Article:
In spite of a period of relative amity between Church and state in the period that followed, known as the Ralliement, the Dreyfus affair once again revealed the old tensions and led to bitter anticlerical feeling. As a result, the concordat between the Papacy and the state was ended in 1905.
|Caricatured as a traitor to France, Captain Alfred Dreyfus (1859-1935) was the center of a bitter controversy after 1896, when it emerged that an army court had unjustly convicted him of spying for Germany. Dreyfus was a Jew and both anti-Semitic and ultra-conservative groups tried to block a fair retrial. Anti-clerical and radical groups supported him with ultimate success and the issue showed the deep divisions underlying the apparent stability of France.|
In Germany, too, between 1870 and 1880, Bismarck waged the Kulturkampf in which the Jesuits were expelled, religious orders dissolved, civil marriage made compulsory, and other anti-Catholic legislation introduced. In Italy, Belgium and other Catholic countries similar clashes occurred, although on a lesser scale.
|Count Bismarck was a master of diplomatic chess, countering the interdicts of Pope Pius IX (1792-1878) with anti-monastic legislation, as shown on this cartoon of the day. He presided over the unification of Germany, conducting both foreign and domestic policy with ruthless cunning until his resignation as Chancellor in 1890 after disagreement with the new kaiser, Wilhelm II. Groups such as the Catholics and socialists were subordinated to the interests of the state.|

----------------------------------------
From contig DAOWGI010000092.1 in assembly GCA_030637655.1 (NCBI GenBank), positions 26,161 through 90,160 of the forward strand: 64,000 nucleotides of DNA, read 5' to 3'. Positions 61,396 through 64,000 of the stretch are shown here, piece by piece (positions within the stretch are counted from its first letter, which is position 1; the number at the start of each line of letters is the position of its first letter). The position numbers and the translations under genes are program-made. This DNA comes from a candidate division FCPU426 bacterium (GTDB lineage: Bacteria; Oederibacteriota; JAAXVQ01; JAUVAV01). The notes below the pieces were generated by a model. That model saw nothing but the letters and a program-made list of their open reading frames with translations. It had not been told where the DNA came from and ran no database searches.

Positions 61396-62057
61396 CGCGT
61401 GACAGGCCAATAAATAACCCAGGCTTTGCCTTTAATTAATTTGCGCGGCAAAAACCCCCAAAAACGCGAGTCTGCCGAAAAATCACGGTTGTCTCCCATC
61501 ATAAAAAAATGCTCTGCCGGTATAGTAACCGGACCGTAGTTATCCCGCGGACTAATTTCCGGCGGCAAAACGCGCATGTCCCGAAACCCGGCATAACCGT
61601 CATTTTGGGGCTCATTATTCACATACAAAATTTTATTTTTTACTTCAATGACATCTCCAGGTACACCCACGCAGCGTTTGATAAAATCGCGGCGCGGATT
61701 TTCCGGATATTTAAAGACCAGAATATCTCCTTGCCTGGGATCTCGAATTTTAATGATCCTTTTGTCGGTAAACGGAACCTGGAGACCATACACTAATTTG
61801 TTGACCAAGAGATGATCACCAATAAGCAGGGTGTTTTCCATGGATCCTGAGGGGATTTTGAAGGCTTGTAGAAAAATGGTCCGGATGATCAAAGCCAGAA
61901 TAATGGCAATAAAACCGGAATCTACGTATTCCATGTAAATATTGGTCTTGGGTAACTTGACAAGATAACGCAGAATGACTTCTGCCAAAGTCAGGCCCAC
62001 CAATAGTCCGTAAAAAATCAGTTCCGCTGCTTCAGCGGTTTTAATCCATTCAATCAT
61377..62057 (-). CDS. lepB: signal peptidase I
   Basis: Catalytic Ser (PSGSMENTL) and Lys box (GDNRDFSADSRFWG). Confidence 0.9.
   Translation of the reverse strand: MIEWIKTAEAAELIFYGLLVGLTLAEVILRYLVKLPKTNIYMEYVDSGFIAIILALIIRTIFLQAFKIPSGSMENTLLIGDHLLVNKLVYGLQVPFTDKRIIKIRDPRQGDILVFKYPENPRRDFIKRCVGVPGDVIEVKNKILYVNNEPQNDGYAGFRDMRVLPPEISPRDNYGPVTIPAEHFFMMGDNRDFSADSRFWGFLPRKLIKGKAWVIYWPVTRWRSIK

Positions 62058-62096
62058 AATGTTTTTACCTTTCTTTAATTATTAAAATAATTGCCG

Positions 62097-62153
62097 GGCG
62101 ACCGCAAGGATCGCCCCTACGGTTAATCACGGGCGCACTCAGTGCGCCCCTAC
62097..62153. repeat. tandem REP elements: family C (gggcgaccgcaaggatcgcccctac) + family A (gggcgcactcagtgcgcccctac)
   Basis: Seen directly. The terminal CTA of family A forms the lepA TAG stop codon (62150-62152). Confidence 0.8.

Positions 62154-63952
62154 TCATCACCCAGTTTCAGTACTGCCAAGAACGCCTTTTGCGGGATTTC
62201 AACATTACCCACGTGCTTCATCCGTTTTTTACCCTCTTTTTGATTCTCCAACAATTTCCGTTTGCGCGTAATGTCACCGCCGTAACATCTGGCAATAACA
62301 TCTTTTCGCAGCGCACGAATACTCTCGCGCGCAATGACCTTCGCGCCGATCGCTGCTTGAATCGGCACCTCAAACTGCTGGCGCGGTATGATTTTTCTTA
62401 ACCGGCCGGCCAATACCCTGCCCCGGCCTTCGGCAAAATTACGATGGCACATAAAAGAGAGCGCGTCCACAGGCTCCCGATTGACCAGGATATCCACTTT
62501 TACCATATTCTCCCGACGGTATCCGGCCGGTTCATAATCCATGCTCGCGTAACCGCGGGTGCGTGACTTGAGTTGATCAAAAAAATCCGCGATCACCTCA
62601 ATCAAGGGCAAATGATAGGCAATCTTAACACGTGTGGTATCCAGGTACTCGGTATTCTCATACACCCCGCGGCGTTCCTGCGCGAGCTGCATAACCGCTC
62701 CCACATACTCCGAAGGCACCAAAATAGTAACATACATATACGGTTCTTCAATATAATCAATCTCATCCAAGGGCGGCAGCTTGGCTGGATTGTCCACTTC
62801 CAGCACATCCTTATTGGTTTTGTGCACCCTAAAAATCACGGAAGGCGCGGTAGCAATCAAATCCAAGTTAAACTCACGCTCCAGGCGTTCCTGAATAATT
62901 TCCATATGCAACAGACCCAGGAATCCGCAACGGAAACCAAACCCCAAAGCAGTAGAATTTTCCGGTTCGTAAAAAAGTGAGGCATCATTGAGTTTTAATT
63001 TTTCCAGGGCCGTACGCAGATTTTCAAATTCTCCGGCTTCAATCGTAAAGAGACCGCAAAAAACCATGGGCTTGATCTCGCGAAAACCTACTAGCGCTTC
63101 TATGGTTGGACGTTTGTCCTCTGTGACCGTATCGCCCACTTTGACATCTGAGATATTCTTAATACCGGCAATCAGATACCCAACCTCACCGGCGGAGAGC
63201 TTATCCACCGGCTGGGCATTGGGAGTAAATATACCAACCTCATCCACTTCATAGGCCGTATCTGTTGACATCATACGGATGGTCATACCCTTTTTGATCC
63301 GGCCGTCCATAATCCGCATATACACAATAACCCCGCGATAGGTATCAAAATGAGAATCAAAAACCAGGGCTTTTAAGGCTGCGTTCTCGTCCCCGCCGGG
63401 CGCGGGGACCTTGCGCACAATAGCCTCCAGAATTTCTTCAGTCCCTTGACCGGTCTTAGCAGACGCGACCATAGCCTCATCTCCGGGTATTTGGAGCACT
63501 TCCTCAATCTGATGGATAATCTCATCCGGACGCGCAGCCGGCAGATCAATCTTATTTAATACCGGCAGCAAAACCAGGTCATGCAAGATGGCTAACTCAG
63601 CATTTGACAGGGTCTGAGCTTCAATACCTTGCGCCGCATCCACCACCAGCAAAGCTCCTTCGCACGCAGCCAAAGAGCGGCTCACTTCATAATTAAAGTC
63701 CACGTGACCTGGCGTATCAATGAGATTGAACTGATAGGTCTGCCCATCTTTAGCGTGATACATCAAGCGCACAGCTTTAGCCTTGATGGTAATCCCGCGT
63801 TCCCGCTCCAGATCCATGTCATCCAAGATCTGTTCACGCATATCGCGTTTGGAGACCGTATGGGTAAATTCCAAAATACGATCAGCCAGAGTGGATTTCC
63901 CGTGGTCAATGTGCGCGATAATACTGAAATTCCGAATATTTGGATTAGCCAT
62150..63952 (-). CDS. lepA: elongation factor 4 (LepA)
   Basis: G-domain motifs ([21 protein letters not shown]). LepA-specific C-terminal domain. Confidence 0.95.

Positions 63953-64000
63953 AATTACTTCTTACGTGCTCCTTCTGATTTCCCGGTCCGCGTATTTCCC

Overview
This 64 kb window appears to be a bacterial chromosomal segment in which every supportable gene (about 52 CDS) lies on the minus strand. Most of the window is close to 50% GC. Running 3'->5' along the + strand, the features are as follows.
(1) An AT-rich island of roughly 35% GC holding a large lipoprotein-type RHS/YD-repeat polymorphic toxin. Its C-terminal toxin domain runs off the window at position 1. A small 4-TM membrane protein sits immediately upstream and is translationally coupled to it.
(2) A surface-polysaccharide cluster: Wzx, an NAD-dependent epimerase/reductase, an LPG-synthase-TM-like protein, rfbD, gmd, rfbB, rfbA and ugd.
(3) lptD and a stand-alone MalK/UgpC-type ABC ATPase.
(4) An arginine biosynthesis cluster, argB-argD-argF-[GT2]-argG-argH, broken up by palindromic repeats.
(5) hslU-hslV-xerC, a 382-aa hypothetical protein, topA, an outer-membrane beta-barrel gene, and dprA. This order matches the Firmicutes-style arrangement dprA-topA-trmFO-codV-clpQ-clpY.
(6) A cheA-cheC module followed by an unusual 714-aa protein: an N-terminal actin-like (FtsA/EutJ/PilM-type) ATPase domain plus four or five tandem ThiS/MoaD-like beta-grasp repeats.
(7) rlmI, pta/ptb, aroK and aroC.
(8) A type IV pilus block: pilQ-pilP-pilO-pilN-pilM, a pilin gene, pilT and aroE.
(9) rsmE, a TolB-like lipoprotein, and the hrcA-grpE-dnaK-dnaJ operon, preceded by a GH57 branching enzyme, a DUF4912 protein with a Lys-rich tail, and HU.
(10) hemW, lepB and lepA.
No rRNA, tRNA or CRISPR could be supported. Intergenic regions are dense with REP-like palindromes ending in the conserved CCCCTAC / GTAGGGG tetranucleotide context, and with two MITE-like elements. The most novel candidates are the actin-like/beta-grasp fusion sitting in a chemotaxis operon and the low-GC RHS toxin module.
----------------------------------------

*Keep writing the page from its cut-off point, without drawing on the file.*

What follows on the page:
Tariff reform became a pressing political issue in an era of growing rivalry in international trade and an influx of cheap foodstuffs from outside Europe. France protected its manufacturers by the Meline Tariff of 1892 and Germany built up its industry behind protective barriers. Even laissez-faire Britain witnessed a tariff reform campaign in 1902–1905 by Joseph Chamberlain (1836–1914) which, however, failed to secure majority support among the electorate for protection of British and colonial goods.
Appeals to patriotism and nationalism
Several states sought to appease growing working-class demands by social legislation. In Britain, Benjamin Disraeli (1804–1881) and later David Lloyd George (1863–1945) introduced social welfare. The latter copied the comprehensive social insurance schemes of Bismarck. In France, although anti-clericalism and other issues of the past could still create great passion, politics essentially constituted the safeguarding of vested interests and social legislation lagged. Governments everywhere tended to rally public opinion by stimulating patriotic feeling. Growing literacy, prosperity and communications also fostered intense nationalism. Conscript armies, equipped with the weapons of modern industrial economies, created war machines (Fig 6) capable of unprecedented warfare.